Summer’s Bounty: Corn and Tomato Salad

Earlier this year, I joined Harvest Co-Op, a food co-op out of Beaver Falls, PA. Membership not only got me access to responsibly raised meats; local dairy products; and local, independent retailers for pantry items; it also opened my eyes (and my kitchen) to an amazing bounty of locally grown fruits and vegetables.

I had always shopped at farmers markets in the summer, and I still do, but this year I’ve also fallen in love with Harvest’s “market baskets.” Similar to a CSA, when you order a market basket, you’re guaranteed the freshest produce available at the time, but you have no idea exactly what it will be until you receive the basket.

My favorite thing about these baskets is the challenge they throw at me. Like a reality cooking show along the lines of Iron Chef or Chopped, the baskets taunt me to use their contents creatively and efficiently. And then, of course, there is the huge sense of accomplishment I feel when I can create complete dishes or even, on occasion, entire meals, mostly from the produce in the basket.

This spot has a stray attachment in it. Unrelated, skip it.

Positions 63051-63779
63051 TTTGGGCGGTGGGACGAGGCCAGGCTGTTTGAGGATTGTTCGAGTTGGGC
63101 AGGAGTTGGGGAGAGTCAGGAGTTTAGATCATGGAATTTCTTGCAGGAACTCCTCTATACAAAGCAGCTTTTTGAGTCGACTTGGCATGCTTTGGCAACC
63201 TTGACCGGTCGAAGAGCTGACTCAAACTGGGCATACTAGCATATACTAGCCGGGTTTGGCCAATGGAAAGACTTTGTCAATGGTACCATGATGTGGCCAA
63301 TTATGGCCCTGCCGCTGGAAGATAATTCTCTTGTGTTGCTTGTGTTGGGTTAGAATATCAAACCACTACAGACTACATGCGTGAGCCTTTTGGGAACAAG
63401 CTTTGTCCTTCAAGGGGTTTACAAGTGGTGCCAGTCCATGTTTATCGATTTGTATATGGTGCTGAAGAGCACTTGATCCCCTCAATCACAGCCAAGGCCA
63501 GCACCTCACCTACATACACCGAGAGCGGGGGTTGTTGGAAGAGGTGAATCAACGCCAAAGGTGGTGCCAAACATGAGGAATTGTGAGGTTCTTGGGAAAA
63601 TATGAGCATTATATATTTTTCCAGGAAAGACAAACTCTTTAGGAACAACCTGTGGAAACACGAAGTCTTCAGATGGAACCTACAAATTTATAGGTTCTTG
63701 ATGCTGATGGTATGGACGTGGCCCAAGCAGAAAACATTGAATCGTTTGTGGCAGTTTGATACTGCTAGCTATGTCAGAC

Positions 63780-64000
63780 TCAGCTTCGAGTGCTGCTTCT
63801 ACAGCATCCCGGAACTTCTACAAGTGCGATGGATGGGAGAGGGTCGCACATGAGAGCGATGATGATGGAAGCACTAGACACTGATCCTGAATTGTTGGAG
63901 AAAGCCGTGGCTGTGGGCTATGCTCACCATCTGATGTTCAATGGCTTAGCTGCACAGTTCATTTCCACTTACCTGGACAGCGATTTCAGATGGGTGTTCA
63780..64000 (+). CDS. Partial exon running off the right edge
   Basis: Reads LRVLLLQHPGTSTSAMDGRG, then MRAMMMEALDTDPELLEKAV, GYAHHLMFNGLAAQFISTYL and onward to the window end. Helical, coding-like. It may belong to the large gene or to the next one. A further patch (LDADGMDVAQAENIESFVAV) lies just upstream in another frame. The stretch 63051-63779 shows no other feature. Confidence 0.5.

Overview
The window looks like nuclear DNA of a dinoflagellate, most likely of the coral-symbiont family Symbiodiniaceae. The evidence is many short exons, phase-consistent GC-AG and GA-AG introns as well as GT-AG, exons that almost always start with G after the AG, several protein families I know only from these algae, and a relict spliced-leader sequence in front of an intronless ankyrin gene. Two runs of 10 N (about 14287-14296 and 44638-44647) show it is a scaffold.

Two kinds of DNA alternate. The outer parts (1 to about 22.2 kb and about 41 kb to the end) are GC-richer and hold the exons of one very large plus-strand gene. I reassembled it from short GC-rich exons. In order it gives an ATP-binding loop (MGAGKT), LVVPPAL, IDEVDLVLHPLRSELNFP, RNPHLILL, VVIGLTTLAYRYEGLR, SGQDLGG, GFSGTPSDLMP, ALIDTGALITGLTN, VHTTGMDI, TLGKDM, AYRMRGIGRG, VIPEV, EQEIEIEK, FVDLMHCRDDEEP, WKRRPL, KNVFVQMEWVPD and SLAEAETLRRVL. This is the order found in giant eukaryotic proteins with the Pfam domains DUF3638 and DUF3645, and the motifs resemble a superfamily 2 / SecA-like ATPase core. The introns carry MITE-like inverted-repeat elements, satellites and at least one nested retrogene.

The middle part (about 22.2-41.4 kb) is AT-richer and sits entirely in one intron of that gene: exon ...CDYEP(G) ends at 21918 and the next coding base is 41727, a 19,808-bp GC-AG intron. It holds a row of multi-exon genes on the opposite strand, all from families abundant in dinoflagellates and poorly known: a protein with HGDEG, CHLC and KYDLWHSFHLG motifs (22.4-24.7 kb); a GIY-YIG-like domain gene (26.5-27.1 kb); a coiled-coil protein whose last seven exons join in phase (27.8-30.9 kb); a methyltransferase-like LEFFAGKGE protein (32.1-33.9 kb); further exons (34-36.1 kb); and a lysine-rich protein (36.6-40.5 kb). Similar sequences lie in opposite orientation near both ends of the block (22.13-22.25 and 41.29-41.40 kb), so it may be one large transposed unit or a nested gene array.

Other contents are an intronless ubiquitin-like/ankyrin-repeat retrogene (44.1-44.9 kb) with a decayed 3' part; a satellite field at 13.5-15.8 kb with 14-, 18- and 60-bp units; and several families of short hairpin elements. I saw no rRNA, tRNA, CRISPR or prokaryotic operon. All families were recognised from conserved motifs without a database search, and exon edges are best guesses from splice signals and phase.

One of the only things I could count on my basket containing every week since July was half a dozen ears of corn. Sure, I did the traditional boiled, buttered, and salted corn-on-the-cob thing, and even switched it up a few times by grilling the corn instead of boiling it. But even summer’s quintessential side dish can get a little boring when you eat it for a month or so. To add a little variety, I whipped up this simple salad using only the produce from my basket. It’s a delicious taste of summer that complements any grilled meat or fish at your end-of-season barbecues.

Corn and Tomato Salad

3-4 ears corn
2-3 medium tomatoes
1 green onion
Extra-virgin olive oil, balsamic vinegar, salt, and pepper to taste

Boil corn until crisp-tender; remove from water and cool on a towel.  When cool enough to handle, cut corn off cobs and place kernels into a medium bowl. Seed and dice tomatoes and toss with corn in the bowl. Slice the onion on the bias, using white and light green parts, and add to the bowl. Drizzle in olive oil to coat (about 2 tablespoons or whatever your preference) and add a splash of balsamic vinegar for sweetness (but don’t add too much or the salad will turn brown as it sits). Season to taste with salt and pepper.

If you have fresh herbs on hand (basil, parsley, etc.), feel free to add them, but the salad is equally good without them.

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